While I did manage to finish reading Star Wars: Canto Bight, the last book in the Journey to Star Wars: The Last Jedi group, before the movie came out, I didn't quite have time to put together a post before I watched the movie. The difference in writing this up now or then is small, though: either way, I don't have a huge amount to say about Canto Bight. Also, I'd mentioned I was doing three Star Wars posts this week. I had hoped to do one last post with pre-Last Jedi thoughts, but again, I just didn't have that ready in time. So it'll only be these two for this week.
This book is a collection of four short pieces by Saladin Ahmed, Rae Carson, Mira Grant, and John Jackson Miller. The first one is more of a short story, but they get progressively longer; by the end, you might almost call the last one a novella. Each one focus on a different story in Canto Bight, which is basically the Vegas of the Star Wars universe.
Instead of enjoying the time looking at this edgy scenery, I found most of these stories frustrating. Frustrating in the situations in which the characters find themselves. People who are poor or downtrodden or down on their luck or overwhelmed, trying to make their way or mingle through this world of many, many individuals with many, many motives and methods of carrying out those motives. Stories like this weren't really pleasant for me to read--and they certainly didn't make me excited about Canto Bight.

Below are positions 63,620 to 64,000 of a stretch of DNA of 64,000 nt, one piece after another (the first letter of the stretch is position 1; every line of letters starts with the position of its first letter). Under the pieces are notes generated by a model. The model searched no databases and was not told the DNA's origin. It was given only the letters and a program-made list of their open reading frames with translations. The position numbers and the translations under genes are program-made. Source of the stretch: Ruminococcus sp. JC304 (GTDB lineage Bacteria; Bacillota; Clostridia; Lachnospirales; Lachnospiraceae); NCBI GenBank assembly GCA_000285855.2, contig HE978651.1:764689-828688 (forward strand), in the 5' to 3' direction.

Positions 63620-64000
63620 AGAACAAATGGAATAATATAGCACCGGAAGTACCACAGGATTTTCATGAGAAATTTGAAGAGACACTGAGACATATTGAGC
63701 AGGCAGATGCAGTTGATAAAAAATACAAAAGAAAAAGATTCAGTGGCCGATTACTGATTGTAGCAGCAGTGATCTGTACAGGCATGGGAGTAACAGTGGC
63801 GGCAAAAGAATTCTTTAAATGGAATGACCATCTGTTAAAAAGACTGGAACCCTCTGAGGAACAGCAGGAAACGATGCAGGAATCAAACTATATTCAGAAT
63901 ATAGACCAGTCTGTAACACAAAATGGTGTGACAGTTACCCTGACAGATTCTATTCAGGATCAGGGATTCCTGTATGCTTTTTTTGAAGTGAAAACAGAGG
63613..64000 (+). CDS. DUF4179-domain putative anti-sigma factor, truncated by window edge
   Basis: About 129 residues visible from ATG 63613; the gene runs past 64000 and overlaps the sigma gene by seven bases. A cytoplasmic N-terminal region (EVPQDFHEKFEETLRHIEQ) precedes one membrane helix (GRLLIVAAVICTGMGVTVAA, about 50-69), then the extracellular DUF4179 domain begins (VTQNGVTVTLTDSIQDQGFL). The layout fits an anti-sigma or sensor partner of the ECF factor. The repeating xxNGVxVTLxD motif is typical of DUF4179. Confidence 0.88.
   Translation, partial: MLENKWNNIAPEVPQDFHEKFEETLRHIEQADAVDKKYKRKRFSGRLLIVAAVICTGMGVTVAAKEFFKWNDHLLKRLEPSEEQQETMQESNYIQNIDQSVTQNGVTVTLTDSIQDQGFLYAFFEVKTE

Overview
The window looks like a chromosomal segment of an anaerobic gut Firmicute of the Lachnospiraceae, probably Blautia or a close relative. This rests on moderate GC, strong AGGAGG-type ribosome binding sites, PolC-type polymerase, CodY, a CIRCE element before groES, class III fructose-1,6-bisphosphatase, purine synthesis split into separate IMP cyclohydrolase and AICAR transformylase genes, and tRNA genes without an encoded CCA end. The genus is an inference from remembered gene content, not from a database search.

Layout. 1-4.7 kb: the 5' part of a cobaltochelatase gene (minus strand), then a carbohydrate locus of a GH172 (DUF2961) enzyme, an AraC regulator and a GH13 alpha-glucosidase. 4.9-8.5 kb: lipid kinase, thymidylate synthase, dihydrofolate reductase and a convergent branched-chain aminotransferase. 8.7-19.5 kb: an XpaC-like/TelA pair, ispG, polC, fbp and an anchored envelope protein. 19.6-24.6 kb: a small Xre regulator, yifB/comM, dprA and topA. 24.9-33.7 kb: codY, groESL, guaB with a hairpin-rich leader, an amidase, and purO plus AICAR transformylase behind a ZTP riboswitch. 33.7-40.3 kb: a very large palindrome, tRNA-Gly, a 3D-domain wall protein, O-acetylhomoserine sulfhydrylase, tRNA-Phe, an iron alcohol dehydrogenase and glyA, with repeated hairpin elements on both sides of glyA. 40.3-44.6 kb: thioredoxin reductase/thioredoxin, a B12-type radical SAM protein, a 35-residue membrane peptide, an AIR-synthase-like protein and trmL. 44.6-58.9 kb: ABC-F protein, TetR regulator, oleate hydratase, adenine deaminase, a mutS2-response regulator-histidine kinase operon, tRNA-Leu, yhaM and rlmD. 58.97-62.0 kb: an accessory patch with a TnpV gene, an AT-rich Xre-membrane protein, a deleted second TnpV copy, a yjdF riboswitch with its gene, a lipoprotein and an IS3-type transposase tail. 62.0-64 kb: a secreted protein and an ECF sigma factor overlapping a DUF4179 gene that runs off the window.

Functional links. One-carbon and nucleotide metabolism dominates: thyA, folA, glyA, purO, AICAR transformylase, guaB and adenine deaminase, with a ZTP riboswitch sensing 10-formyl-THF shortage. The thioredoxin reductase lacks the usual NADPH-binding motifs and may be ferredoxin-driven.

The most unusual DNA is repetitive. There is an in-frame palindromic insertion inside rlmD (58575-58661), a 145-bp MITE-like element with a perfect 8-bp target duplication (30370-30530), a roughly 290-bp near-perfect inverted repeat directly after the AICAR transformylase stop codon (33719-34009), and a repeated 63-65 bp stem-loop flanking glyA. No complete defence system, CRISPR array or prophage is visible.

Which, honestly, was probably the intention. Everybody's supposed to love the Mos Eisley cantina because it's the place where the story of the heroes launches; it's the exciting new place that acts as a portal into a wider world. Canto Bight, on the other hand, is the small world: the world trying to hold on to lavishness while holding everyone captive.
I didn't really care for the first story; the other three were better. I guess it was a good book to read--and now that I've seen the movie (this isn't a spoiler) I can say that it was nice to be familiar with a place before seeing it onscreen. I just don't feel like this book built up excitement for the film in the way that the Journey books tend to. Before the Awakening built excitement for The Force Awakens. The Legends of Luke Skywalker was a great read before The Last Jedi. But this one felt a little small and insignificant--and a little depressing (depressing is probably too strong a word, but you get the idea). It was too specific a corner of the Star Wars universe, I guess: we saw the dark side without seeing the hopeful side that is central to the Star Wars tone.
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